Are mixed-race people more attractive?

14 April 2010

People of mixed race are perceived as more attractive than non-mixed race people, a new study has found. And the theories of Charles Darwin, father of evolutionary theory, can back the findings up.
In the largest survey of its kind, Dr Michael Lewis of Cardiff University’s School of Psychology collected a random selection of photographs of 1205 black, white and mixed-race faces. Each of the faces in the pictures was then rated for its perceived attractiveness to others, with mixed-race faces, on average, being rated as more attractive.
Previous, small-scale samples have shown this to be true, but this study was an attempt to put the theory to the wider test, said Dr Lewis, who will present his findings to the British Psychological Association today.
But Dr Lewis also thinks the study shows something deeper than simply whether you find mixed-race people better-looking or not. He believes his results are a perceptual demonstration of heterosis in humans - a theory established by Darwin in 1876, which predicts that cross-breeding leads to offspring that are genetically fitter (not in that sense) than their parents.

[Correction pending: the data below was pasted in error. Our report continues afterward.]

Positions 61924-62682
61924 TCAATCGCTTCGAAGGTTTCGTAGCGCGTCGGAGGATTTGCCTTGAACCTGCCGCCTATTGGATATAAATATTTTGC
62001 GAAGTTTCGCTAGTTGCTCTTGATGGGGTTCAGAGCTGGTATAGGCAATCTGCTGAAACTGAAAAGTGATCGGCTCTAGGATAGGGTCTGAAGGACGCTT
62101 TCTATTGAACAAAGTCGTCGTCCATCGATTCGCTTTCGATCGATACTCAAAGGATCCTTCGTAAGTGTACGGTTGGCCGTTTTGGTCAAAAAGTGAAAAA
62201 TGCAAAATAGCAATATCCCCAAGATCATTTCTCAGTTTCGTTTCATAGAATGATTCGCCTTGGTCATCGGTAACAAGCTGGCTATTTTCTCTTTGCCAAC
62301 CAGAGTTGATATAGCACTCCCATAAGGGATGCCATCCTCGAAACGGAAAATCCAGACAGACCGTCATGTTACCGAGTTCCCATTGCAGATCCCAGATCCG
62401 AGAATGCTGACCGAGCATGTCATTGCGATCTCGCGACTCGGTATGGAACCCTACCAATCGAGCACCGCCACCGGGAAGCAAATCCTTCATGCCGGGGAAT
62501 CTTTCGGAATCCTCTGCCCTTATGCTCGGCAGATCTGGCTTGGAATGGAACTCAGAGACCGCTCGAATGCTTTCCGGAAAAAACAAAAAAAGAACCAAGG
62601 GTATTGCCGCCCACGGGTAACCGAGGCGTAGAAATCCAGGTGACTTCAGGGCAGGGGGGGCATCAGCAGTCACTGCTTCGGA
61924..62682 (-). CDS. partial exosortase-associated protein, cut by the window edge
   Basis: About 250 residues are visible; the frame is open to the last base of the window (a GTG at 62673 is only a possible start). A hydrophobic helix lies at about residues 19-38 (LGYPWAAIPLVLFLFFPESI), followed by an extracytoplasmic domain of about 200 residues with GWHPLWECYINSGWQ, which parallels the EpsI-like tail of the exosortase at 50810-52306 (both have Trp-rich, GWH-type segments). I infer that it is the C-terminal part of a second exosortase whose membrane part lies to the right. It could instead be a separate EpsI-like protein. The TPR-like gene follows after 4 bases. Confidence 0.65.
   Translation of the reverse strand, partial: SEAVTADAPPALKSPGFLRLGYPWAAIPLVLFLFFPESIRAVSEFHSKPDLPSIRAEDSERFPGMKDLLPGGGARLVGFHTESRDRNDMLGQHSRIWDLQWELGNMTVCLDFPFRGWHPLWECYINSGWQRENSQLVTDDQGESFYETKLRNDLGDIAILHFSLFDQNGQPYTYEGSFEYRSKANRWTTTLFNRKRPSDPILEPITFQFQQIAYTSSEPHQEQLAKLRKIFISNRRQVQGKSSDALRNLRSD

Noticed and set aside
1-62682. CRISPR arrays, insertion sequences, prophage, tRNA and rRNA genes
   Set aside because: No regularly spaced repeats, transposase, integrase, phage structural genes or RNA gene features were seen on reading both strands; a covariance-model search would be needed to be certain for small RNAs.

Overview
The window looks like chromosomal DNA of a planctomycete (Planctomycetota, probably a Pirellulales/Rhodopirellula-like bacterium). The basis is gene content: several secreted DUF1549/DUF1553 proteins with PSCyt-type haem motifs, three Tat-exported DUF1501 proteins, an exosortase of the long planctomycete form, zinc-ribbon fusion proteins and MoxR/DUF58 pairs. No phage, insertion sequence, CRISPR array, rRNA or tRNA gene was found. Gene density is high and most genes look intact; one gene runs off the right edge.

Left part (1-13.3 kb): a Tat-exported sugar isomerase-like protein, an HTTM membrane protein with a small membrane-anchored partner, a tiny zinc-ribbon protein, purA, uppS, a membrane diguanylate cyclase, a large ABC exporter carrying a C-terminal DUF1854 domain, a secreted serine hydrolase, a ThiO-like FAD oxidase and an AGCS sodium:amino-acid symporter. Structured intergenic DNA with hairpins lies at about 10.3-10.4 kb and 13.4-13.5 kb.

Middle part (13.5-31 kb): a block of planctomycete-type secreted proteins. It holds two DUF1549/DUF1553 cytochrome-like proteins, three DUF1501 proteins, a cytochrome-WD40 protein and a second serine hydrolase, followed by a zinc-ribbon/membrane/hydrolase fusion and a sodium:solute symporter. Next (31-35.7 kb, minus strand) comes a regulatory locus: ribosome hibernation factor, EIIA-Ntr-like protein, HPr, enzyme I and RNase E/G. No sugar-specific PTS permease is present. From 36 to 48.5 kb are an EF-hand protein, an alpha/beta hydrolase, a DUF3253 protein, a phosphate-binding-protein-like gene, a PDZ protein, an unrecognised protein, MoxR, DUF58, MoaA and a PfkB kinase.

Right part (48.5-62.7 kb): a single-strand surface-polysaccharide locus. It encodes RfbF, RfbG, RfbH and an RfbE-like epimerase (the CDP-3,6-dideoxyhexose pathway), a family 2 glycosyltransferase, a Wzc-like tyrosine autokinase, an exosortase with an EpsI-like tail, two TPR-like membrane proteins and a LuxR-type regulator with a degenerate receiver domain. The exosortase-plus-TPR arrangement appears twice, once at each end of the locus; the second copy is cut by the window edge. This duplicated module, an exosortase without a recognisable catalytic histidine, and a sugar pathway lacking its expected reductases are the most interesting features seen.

According to Dr Lewis: “the results appear to confirm that people whose genetic backgrounds are more diverse are, on average, perceived as more attractive than those who backgrounds are less diverse.”
So is this merely proof that widening the gene pool – as geneticists have told us for years – is healthier all round? Or are mixed-race people simply and genuinely more attractive?
Dr Lewis also asserts that success, not merely looks, might be attributable to heterosis. “This comes from the observation that, although mixed-race people make up a small proportion of the population, they are over-represented at the top level of a number of meritocratic professions…” he said. “…like acting with Halle Barry, Formula 1 Racing with Lewis Hamilton; and, of course, politics with Barack Obama.”
So are hard work and talent only part of the equation? Is a good mix of genetics also crucial to success? Or are good-looking people far more likely to get on in life?


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